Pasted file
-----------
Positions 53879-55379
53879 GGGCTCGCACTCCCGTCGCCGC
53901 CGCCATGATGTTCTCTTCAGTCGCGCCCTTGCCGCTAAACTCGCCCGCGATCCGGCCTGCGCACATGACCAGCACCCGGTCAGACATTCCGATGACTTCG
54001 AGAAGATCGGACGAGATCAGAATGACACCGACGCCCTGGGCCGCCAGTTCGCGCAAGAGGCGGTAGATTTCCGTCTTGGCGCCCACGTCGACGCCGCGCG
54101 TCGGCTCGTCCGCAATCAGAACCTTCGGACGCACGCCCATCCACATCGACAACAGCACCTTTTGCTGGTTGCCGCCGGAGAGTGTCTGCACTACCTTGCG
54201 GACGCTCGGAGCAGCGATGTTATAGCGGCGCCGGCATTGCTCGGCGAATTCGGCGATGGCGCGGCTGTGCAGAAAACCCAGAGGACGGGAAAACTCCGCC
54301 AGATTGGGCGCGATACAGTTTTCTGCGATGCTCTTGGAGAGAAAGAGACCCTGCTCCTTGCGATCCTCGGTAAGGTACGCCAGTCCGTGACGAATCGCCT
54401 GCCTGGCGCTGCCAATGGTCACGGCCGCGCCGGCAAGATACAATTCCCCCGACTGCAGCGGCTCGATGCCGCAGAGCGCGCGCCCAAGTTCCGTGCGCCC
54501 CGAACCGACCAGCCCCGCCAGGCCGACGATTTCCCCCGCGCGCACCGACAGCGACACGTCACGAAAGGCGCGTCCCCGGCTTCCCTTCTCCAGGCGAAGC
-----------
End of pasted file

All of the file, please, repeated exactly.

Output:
Positions 53879-55379
53879 GGGCTCGCACTCCCGTCGCCGC
53901 CGCCATGATGTTCTCTTCAGTCGCGCCCTTGCCGCTAAACTCGCCCGCGATCCGGCCTGCGCACATGACCAGCACCCGGTCAGACATTCCGATGACTTCG
54001 AGAAGATCGGACGAGATCAGAATGACACCGACGCCCTGGGCCGCCAGTTCGCGCAAGAGGCGGTAGATTTCCGTCTTGGCGCCCACGTCGACGCCGCGCG
54101 TCGGCTCGTCCGCAATCAGAACCTTCGGACGCACGCCCATCCACATCGACAACAGCACCTTTTGCTGGTTGCCGCCGGAGAGTGTCTGCACTACCTTGCG
54201 GACGCTCGGAGCAGCGATGTTATAGCGGCGCCGGCATTGCTCGGCGAATTCGGCGATGGCGCGGCTGTGCAGAAAACCCAGAGGACGGGAAAACTCCGCC
54301 AGATTGGGCGCGATACAGTTTTCTGCGATGCTCTTGGAGAGAAAGAGACCCTGCTCCTTGCGATCCTCGGTAAGGTACGCCAGTCCGTGACGAATCGCCT
54401 GCCTGGCGCTGCCAATGGTCACGGCCGCGCCGGCAAGATACAATTCCCCCGACTGCAGCGGCTCGATGCCGCAGAGCGCGCGCCCAAGTTCCGTGCGCCC
54501 CGAACCGACCAGCCCCGCCAGGCCGACGATTTCCCCCGCGCGCACCGACAGCGACACGTCACGAAAGGCGCGTCCCCGGCTTCCCTTCTCCAGGCGAAGC